Investing without the tax nudge

Investing without the tax nudge

The personal taxation proposals in Budget 2020 caused a furore. In the last few weeks, there have been umpteen articles on which regime is better, whether dividend distribution tax was better, etc. The government has now clarified that they do not believe that Indian taxpayers need a policy nudge to save. 

Sadly, the reality is very different. Most taxpayers save in instruments, which provide a tax deduction. I also noticed from my sessions, that beyond investing for tax purposes, individuals were not saving much. And this is putting their financial wellbeing at risk. All this while, at least due to tax benefits, people were putting some money away. Now with this gone (if one is going with the new regime), individuals will certainly have to spend more time on their finances.

First, they would need to clear money misconceptions, like thinking that a good salary means financial security. With the big salary come higher expenses even on essentials like housing, schooling, etc. Many high earners tend to take large loans and a significant part of their salary is tied up in loans.

A high salary also makes individuals believe that things will work out. The second money misconception is about retirement savings. Try talking to a millennial about retirement savings and see their reaction. What they do not realise is that they need to be saving the maximum possible now not only to benefit from the compounding but also keeping in mind job insecurity.

Not diversifying, trying to time markets and expecting quick returns are other money mistakes which investors make often with market-linked investments. Not understanding risk is a huge issue. Else, one wouldn’t find investors having a majority of their wealth in a cooperative bank or all sort of Ponzi schemes, which promise very high returns. Even with mutual funds, the tendency is to choose a fund based on near term performance and then crib about the low returns the fund gave. Then there are a big number of risk-averse investors, who will stick to traditional investments, as they are too scared of losing money. A couple of years back, I had helped a friend with her financial planning. Just recently, I got to know that she didn’t implement the plan simply because she chose to believe an insurance agent, who assured her that endowment policies will double money in 4 years and are guaranteed with a 15% return. Whereas, I gave her no assurance on returns from mutual funds.  Turns out that her entire portfolio is in endowment policies and fixed deposits and the few SIPs she had started have been redeemed, as “they were not doing well”. She invested the redeemed amount in the gold scheme of a local jeweler, as it gave high fixed returns. Essentially, she made all the investment mistakes possible.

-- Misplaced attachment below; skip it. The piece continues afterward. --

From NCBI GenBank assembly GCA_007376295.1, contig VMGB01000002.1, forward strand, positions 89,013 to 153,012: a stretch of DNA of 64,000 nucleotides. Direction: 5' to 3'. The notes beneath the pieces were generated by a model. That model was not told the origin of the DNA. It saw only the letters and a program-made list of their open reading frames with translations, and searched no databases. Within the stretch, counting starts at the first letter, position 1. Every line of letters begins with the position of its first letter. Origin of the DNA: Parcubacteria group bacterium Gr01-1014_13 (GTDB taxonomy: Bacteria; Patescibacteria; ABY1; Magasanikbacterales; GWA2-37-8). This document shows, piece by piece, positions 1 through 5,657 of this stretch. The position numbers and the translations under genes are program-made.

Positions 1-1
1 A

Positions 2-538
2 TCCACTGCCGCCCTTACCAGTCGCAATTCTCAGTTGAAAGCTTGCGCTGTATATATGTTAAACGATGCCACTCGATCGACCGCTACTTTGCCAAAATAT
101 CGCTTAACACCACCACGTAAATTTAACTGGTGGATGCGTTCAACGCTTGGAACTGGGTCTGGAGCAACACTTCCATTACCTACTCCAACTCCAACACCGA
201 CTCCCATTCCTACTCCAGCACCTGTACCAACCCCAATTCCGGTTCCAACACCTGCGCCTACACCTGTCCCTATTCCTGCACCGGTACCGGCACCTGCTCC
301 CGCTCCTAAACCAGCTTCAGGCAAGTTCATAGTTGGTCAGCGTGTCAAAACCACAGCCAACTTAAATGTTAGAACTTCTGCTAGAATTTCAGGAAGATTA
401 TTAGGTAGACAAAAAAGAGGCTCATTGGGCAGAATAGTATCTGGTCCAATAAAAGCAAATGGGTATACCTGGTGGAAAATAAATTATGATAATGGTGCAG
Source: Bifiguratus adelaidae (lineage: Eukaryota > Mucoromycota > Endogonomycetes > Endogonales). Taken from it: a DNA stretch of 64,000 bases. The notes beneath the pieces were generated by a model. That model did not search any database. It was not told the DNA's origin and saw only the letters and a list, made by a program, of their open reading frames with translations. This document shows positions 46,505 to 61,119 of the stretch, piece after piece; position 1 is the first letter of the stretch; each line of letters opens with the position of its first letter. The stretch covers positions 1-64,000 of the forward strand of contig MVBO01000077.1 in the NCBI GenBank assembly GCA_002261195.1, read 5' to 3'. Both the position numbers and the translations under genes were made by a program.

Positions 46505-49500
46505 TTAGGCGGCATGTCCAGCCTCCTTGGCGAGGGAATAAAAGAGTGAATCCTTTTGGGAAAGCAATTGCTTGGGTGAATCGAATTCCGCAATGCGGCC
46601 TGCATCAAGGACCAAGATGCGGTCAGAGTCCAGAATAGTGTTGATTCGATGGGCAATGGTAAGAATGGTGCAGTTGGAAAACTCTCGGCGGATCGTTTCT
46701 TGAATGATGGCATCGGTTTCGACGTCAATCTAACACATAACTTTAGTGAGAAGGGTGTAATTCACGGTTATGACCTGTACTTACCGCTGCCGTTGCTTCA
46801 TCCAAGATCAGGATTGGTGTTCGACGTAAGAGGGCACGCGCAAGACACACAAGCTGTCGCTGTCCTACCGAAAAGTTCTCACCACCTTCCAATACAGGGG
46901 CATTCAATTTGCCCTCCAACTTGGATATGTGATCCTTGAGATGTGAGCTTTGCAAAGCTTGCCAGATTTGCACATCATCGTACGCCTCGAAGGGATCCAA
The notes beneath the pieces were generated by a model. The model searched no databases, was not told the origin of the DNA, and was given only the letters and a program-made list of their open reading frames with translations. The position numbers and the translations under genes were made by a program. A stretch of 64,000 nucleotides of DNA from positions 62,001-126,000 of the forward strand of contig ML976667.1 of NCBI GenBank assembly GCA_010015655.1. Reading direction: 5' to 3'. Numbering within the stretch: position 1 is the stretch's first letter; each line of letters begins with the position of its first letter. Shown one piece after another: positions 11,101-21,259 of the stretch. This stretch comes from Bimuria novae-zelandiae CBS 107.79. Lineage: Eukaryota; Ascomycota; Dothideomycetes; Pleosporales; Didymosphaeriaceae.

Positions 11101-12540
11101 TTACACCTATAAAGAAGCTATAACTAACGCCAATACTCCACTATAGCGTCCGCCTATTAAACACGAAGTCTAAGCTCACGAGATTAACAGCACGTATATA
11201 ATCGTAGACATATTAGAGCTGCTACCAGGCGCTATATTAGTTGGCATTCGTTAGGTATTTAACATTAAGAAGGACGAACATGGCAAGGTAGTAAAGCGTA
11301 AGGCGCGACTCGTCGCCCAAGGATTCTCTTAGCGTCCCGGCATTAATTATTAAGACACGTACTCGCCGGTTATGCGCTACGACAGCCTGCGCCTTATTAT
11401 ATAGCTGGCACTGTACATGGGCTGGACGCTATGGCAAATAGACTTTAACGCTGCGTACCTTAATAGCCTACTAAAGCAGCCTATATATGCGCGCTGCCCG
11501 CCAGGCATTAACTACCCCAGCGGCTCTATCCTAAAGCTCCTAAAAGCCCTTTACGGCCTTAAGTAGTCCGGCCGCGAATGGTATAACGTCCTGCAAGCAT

While my experience as a financial educator and advisor doesn’t show that taxpayers take the right investment decisions, I am happy that finally investors will be forced to move away from thinking only about tax deductions.

Here are some things investors need to keep in mind while investing:

It is essential to gain knowledge of personal finance. No longer can you rely on friends and family or simply invest in tax savings products.

Engage with a fee-based financial planner to create a structure around your finances and to ensure you don’t make the investment mistakes highlighted above. The planner will also help keep you on track to achieving your financial goals, by being your accountability partner as well.

Focus on tax efficiency, which means investing in instruments, which are taxed at a rate, lower than tax slab.

The government must also increase its investor education efforts to get household savings to start growing and household debt to decelerate.

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